Legislative Update: Looking Ahead to 2017

legislativeupdatechangethetexteachtimeandthedatev3-december19v2

Congress left town last week after the Senate averted a government shutdown and approved a continuing resolution (CR) that will fund the government at FY17 funding levels through April 28.

The Trump Administration will propose funding for the remainder of FY2017, which ends on Sept 30 2017, while also working to develop a FY2018 budget.

In addition to budget issues, it is anticipated that next January when the new Congress is sworn into office, House and Senate Republicans will work to overturn specific regulations issued by the Obama Administration.

According to this document by the Senate Republican Policy Committee (RPC), “Republicans have the opportunity to enact the most significant regulatory reform since President Reagan.” The House and Senate will have until early May to use the Congressional Review Act on regulations issued in the last half year of the Obama administration. Two education-related regulations likely to be overturned deal with teacher preparation and the ESSA state and education accountability. Language below is from the Senate RPC:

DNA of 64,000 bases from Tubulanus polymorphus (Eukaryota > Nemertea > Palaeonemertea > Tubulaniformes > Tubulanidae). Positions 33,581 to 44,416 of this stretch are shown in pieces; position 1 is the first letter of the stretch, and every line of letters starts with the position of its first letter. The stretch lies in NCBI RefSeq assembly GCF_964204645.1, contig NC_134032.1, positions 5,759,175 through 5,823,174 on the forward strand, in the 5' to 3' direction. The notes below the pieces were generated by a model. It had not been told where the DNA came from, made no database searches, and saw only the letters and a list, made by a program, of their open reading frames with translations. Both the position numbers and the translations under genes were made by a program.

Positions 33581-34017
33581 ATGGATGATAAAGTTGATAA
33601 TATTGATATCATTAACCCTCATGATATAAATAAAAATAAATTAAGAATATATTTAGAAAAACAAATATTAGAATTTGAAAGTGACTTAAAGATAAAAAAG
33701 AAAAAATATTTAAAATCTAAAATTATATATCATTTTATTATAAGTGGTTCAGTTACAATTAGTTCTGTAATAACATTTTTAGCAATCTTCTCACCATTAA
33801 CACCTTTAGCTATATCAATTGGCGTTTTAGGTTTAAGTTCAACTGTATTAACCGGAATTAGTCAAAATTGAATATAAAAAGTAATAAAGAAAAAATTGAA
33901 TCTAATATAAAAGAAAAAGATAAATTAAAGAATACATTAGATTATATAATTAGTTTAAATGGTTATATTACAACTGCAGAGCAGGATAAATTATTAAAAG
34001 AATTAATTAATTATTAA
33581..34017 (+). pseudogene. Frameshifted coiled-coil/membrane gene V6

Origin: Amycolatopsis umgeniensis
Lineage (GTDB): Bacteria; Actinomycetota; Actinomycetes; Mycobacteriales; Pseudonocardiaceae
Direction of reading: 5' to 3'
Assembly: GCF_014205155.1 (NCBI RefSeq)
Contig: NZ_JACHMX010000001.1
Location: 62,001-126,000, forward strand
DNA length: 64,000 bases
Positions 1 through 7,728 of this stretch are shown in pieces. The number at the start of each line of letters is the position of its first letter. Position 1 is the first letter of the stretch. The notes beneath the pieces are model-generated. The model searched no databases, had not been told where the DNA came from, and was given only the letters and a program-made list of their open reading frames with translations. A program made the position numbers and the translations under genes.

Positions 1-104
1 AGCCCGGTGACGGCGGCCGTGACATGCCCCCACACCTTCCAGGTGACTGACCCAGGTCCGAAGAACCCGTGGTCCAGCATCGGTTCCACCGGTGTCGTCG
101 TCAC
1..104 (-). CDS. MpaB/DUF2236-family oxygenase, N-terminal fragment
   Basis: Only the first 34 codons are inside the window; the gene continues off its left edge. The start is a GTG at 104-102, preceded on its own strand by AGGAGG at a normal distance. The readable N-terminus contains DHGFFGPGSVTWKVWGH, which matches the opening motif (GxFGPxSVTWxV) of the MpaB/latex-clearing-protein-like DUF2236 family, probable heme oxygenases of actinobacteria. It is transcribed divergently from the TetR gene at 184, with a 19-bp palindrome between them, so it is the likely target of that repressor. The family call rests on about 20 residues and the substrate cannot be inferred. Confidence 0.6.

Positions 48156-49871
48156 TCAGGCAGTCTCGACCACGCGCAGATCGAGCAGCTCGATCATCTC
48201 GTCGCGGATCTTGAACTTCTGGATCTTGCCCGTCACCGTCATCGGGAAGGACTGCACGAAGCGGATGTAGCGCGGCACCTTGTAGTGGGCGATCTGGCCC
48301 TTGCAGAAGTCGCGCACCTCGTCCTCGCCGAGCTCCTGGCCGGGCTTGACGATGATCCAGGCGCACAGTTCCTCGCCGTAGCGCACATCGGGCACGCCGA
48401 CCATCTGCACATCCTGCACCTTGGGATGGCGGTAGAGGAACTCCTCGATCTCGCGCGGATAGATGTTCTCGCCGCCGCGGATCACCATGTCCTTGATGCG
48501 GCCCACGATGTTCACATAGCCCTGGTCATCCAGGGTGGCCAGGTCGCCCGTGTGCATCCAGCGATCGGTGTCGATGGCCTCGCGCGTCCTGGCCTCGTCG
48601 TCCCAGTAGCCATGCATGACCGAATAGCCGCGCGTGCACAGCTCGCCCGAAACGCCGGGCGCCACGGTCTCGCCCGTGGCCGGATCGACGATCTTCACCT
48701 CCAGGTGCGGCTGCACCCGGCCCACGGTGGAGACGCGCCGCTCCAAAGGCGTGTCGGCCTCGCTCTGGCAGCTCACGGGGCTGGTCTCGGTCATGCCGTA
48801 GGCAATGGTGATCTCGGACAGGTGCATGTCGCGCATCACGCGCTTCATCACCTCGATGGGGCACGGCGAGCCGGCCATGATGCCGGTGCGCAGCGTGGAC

Teacher Preparation: On October 12, the Education Department released its final rule for teacher preparation programs. The rule requires federal standards for evaluating these programs, based significantly on student test scores. This conflicts with the flexibility Congress provided in the recent reauthorization of the Elementary and Secondary Education Act. It also runs afoul of prohibitions in the law on federally mandated teacher evaluations.

State and Local Education Accountability: On November 29, the Department of Education issued its final regulations modifying the accountability measures for K-12 schools. Under last year’s Every Student Succeeds Act, states must have an accountability system, which they choose for themselves. The intent was to provide maximum flexibility to states. The department’s final rules are too prescriptive, conflict with congressional intent, and violate explicit prohibitions on the secretary’s authority to regulate.

Read more about the Teacher Preparation regulation here and the ESSA Rule on Accountability here.

Webinars on ESSA Title IV Student Support and Academic Enrichment Grants Planned for Early 2017

Teachers and teacher leaders are encouraged to register for the series of webinars hosted by the U.S. Department of Education on the Title IVA, Student Support and Academic Enrichment Grants (SSAE), authorized under the Every Student Succeeds Act (ESSA).

Title IV Part A Student Support and Academic Enrichments Grants—the third largest authorized program in ESSA—combines (and eliminates) several targeted programs under No Child Left Behind, including the Math and Science Partnership Grants.

Title IV, Part A authorizes activities in three broad areas:

1) Providing students with programs that ensure a well-rounded education (programs in STEM, college and career counseling, arts, civics, and access to IB/AP);